Journal article
Pigment-dispersing hormone-immunoreactive fibers persist in crickets which remain rhythmic after bilateral transection of the optic stalks.



Publication Details
Authors:
Stengl, M.
Publication year:
1995
Journal:
Journal of Comparative Physiology A: Neuroethology, Sensory, Neural, and Behavioral Physiology
Pages range:
217-228
Volume number:
176
ISSN:
0340-7594

Abstract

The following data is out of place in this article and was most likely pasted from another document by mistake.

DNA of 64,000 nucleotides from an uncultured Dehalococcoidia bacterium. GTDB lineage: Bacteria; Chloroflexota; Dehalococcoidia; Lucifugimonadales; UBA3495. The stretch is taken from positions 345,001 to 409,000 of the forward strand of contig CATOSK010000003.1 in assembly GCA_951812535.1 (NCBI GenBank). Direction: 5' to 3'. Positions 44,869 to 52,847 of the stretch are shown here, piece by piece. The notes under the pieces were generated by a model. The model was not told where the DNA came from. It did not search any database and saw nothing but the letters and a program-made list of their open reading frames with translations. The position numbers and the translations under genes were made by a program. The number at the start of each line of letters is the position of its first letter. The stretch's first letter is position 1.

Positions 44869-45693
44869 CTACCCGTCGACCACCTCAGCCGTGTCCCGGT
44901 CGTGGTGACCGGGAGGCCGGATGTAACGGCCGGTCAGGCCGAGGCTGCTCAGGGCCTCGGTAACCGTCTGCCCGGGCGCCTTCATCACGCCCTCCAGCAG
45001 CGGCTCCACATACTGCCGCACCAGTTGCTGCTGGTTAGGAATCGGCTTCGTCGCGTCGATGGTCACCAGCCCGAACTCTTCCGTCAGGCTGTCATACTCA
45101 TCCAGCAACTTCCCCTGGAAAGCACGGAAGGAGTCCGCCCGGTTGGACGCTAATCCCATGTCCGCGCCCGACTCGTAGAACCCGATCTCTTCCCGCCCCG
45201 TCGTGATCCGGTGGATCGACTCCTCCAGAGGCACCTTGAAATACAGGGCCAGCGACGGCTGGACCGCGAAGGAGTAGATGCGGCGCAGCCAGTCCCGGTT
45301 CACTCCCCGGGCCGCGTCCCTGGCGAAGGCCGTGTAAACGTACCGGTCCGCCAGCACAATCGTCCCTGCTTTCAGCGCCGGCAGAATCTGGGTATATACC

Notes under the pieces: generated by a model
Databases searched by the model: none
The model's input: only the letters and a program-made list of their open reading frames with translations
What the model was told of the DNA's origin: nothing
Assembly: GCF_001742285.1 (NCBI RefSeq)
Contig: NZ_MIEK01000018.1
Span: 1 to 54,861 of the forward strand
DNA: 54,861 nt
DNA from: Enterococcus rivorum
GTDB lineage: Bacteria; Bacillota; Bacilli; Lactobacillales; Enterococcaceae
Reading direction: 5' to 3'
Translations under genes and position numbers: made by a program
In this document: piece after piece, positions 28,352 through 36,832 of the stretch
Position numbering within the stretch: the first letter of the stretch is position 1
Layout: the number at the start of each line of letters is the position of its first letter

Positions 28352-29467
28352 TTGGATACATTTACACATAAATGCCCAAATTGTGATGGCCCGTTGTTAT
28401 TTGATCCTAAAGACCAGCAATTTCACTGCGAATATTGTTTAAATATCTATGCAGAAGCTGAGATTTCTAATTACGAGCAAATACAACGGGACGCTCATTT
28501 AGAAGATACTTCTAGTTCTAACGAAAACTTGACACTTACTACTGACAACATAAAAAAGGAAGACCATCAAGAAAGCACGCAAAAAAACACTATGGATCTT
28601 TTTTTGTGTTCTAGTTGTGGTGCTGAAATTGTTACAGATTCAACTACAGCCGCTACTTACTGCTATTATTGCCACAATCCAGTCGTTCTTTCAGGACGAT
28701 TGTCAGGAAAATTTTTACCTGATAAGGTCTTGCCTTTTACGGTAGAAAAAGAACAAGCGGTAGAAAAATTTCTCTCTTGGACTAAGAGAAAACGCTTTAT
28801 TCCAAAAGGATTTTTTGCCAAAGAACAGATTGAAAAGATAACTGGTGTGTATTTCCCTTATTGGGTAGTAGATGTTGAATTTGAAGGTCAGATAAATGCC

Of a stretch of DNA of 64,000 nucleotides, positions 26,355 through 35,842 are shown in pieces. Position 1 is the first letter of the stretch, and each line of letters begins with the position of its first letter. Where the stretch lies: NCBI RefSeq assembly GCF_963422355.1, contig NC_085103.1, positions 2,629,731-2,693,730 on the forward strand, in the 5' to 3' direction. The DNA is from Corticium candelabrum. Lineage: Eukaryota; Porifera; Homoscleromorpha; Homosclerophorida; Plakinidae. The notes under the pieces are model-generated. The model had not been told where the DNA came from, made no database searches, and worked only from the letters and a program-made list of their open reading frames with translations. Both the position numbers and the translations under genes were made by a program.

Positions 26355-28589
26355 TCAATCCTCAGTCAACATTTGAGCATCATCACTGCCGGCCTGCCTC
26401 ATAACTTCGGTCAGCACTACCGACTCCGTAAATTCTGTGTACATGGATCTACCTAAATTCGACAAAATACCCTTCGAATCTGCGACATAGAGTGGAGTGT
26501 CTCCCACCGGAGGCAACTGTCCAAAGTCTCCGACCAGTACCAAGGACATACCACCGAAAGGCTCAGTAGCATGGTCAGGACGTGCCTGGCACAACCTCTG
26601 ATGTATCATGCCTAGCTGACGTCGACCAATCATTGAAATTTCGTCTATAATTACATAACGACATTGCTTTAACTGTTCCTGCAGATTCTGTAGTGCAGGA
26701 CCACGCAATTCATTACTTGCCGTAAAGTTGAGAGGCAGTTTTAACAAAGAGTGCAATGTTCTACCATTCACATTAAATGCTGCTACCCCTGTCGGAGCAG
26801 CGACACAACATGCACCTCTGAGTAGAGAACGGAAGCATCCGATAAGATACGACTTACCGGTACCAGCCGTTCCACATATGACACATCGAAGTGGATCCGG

Lesion studies combined with immunocytochemical experiments were used to examine whether pigment-dispersing hormone-immunoreactive processes in the midbrain of crickets correlate with the presence of circadian activity. After interruption of both optic stalks in the crickets Teleogryllus commodus and Gryllus bimaculatus animals retained circadian rhythms in their activity patterns. This suggests that there is another circadian oscillator in the midbrain. The pigment-dispersing hormone-immunoreactive fibers in the midbrain of both operated species appeared not to degenerate although they were separated from their somata in the optic lobes. These data could suggest that surviving fibers, separated from the somata of the circadian pacemaker in the optic lobes, contribute to the persistance of circadian activity in operated crickets.


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